- David Smolin, Cumberland Law School
- Peter C. Winkler, social worker
- Diane B. Kunz, Center for Adoption Policy
- Elizabeth Bartholet, Harvard Law School
To put these replies in perspective, one must understand the sources.
The Center for Adoption Policy
The Center for Adoption Policy (CAP), and the Harvard Law School’s Child Advocacy Program (CAP) share more than the same acronym. Prof Elizabeth Bartholet is behind both. Bartholet is an attorney who lobbies for adoption attorneys who profit from the transfer of children and are more concerned about their bottom line than the best interest of any child. For more, see: http://tinyurl.com/bartholet
Non-profit child welfare organizations (UNCRC, UNICEF, SOS Children's Village, Save the Children, etc.) those with no agenda other than assisting children in need, unequivocally and unanimously agree that international adoption should be a last resort after all efforts to keep families intact have been exhausted. Extended family should be the second line of defense, then community and adoption in-country should all be attempted prior to considering exiling any child - especially an older child - to a foreign country.
Note, too, that the Times neglected to include the many outspoken voices of adults who were internationally adopted who are not all as grateful as one might expect about having been torn form their roots, despite many material advantages. No decisions about the suture of adoption should be made without learning from the real experts who have lived it.
We have 1290,000 children right here in the U.S. who could be adopted. Each country should use all resources possible to find homes for their own children, not import and export them, as do American adoption practitioners whose livelihood depends upon moving children no matter in which direction.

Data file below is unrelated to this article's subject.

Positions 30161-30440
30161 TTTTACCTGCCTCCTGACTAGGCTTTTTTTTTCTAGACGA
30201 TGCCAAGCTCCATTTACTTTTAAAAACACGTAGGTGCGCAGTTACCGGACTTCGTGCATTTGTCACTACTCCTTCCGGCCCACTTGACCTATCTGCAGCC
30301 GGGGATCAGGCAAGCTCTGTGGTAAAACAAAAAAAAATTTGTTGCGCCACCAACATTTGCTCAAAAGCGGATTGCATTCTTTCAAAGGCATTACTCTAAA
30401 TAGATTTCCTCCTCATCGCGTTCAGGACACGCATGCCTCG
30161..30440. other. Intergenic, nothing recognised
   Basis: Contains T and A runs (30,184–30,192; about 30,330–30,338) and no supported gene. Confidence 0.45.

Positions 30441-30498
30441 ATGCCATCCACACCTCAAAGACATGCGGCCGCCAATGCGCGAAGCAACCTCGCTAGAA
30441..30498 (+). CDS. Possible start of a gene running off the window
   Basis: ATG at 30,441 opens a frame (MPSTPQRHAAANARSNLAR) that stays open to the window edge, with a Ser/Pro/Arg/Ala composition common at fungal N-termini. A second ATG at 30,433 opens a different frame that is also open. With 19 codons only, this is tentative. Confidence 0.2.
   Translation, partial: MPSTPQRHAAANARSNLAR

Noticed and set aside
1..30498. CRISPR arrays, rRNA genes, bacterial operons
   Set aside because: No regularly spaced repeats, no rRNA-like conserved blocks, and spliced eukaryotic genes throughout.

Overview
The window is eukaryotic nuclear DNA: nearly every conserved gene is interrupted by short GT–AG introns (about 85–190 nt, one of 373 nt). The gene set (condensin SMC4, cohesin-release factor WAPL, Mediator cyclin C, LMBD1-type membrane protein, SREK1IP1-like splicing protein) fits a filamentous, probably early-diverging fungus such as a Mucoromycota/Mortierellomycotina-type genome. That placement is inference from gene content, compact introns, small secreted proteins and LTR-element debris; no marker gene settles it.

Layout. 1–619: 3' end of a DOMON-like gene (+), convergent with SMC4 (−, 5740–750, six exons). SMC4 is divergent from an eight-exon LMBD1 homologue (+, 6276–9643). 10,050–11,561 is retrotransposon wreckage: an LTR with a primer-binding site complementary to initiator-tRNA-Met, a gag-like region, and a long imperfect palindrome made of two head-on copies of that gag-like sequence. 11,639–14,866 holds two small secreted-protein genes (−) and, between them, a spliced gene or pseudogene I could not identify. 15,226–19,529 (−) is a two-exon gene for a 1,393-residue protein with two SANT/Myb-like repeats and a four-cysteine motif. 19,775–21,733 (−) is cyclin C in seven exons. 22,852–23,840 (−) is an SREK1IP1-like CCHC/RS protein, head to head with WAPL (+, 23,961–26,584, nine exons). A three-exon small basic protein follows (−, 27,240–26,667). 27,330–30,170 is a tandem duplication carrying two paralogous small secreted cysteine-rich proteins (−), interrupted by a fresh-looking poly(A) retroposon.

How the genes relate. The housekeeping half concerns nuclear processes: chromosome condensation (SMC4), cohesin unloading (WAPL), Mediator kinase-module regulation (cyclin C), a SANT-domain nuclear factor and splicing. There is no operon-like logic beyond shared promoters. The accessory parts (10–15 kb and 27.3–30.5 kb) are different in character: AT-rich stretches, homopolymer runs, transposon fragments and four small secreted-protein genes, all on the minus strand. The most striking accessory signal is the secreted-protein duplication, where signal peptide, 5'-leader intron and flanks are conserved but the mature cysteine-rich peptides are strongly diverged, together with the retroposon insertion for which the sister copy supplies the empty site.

Adoption is privatized, entrepreneurial, greed-filled and dangerously unregulated, exploiting families in need and commodifying children. Scams and abuse are the inevitable result of the lack of regulation and adopters paying for home studies conducted after the child is placed.
Adoption needs to return to being about finding homes, close to home, for children who are truly orphaned or have no safe in-family alternatives, not about filing a demand.
New York has proposed tax on soda and "aids" drinks. TV ads almost immediately popped up featuring a seeming single mother talking about how the tax impacts the budgets of "family like ours." Like all sales tax, it will impact the poorest the most, while it might also discourage some sugary drinking and improve health(?). However, you need to watch the ad to the end to not that it is sponsored by the American Beverage Association. Then comes the ah-ha... Not exactly a grass roots effort, after all, is it? A bit of a stake in keeping beverage prices from increasing and possibly reducing sales?
Listening to Bartholet and her followers, or the National Council FOR Adoption, or
What happened to balanced news reporting! Seems to only applies when our side is trying to get a story told. I am FURIOUS wit the NYT! They could not chose one out of four who's opposed to international adoptions?!
Always check the sourse. Check the source of funding of studies. And check who is behind campaigns to keep adoptions flowing. Bastardette has an excellent post on the push to keep Russian adoption unforozen